Project description:The role of emotional disgust and disgust sensitivity in moral judgment and decision-making has been debated intensively for over 20 years. Until very recently, there were two main evolutionary narratives for this rather puzzling association. One of the models suggest that it was developed through some form of group selection mechanism, where the internal norms of the groups were acting as pathogen safety mechanisms. Another model suggested that these mechanisms were developed through hygiene norms, which were piggybacking on pathogen disgust mechanisms. In this study we present another alternative, namely that this mechanism might have evolved through sexual disgust sensitivity. We note that though the role of disgust in moral judgment has been questioned recently, few studies have taken disgust sensitivity to account. We present data from a large sample (N?=?1300) where we analyzed the associations between The Three Domain Disgust Scale and the most commonly used 12 moral dilemmas measuring utilitarian/deontological preferences with Structural Equation Modeling. Our results indicate that of the three domains of disgust, only sexual disgust is associated with more deontological moral preferences. We also found that pathogen disgust was associated with more utilitarian preferences. Implications of the findings are discussed.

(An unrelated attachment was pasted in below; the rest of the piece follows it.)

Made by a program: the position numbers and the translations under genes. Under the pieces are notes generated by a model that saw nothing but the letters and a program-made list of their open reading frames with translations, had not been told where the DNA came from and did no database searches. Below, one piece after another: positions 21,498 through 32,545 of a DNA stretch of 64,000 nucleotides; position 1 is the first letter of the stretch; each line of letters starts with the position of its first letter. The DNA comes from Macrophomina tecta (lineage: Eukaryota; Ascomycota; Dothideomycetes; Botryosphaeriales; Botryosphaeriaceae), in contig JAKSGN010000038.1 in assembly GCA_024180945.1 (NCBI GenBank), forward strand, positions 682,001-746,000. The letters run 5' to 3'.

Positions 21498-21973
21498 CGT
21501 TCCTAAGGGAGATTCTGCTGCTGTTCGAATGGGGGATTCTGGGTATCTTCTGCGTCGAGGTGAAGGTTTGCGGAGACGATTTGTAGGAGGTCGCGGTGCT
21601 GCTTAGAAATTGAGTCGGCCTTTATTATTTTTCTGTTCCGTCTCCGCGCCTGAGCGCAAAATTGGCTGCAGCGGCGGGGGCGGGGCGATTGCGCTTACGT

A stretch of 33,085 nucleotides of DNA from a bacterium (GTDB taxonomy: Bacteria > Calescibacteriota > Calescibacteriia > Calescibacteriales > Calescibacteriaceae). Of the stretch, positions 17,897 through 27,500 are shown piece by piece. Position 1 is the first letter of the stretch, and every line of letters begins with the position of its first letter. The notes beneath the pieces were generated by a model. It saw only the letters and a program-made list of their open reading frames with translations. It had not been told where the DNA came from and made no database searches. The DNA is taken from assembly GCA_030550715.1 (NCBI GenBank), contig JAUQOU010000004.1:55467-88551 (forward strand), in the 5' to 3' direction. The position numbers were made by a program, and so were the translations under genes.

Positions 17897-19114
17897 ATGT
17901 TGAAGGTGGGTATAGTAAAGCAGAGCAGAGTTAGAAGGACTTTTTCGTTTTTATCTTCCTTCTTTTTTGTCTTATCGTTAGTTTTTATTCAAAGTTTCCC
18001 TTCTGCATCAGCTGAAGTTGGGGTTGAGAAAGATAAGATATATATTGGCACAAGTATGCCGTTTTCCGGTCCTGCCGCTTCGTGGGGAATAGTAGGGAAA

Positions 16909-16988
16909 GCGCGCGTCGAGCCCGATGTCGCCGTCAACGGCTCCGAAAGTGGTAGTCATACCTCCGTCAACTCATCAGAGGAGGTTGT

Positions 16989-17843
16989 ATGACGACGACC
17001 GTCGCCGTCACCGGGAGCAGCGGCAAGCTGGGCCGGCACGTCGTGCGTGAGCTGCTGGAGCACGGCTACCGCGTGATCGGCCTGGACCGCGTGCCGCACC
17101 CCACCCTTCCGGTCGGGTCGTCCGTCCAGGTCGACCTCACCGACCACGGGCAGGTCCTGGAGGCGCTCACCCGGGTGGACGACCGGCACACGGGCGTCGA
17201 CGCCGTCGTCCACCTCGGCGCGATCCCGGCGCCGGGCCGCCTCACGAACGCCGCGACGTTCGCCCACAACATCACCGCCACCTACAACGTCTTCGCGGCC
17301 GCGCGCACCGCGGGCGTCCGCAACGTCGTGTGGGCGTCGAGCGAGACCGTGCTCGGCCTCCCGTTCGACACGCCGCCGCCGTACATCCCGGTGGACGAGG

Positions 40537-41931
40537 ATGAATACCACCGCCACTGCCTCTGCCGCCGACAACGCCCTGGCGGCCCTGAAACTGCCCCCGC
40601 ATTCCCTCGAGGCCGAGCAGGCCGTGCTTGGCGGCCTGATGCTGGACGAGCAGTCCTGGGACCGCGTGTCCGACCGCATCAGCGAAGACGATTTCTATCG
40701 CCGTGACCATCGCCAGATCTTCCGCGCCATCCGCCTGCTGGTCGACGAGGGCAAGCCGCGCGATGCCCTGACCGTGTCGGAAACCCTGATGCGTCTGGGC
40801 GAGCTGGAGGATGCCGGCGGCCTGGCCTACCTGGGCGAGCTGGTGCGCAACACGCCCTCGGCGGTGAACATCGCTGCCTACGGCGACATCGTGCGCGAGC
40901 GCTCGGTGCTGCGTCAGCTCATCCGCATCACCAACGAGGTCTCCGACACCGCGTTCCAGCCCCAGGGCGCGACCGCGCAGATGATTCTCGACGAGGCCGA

Project description:Background:Females with autism spectrum disorder have been reported to exhibit fewer and less severe restricted and repetitive behaviors and interests compared to males. This difference might indicate sex-specific alterations of brain networks involved in autism symptom domains, especially within cortico-striatal and sensory integration networks. This study used a well-controlled twin design to examine sex differences in brain anatomy in relation to repetitive behaviors. Methods:In 75 twin pairs (n = 150, 62 females, 88 males) enriched for autism spectrum disorder (n = 32), and other neurodevelopmental disorders (n = 32), we explored the association of restricted and repetitive behaviors and interests-operationalized by the Autism Diagnostic Interview-Revised (C domain) and the Social Responsiveness Scale-2 (Restricted Interests and Repetitive Behavior subscale)-with cortical volume, surface area and thickness of neocortical, sub-cortical, and cerebellar networks. Results:Co-twin control analyses revealed within-pair associations between RRBI symptoms and increased thickness of the right intraparietal sulcus and reduced volume of the right orbital gyrus in females only, even though the mean number of RRBIs did not differ between the sexes. In a sub-sample of ASD-discordant pairs, increased thickness in association with RRBIs was found exclusively in females in the orbitofrontal regions, superior frontal gyrus, and intraparietal sulcus, while in males RRBIs tended to be associated with increased volume of the bilateral pallidum. Limitations:However, due to a small sample size and the small difference in RRBI symptoms within pairs, the results of this exploratory study need to be interpreted with caution. Conclusions:Our findings suggest that structural alterations of fronto-parietal networks in association with RRBIs are found mostly in females, while striatal networks are more affected in males. These results endorse the importance of investigating sex differences in the neurobiology of autism symptoms, and indicate different etiological pathways underlying restricted and repetitive behaviors and interests in females and males.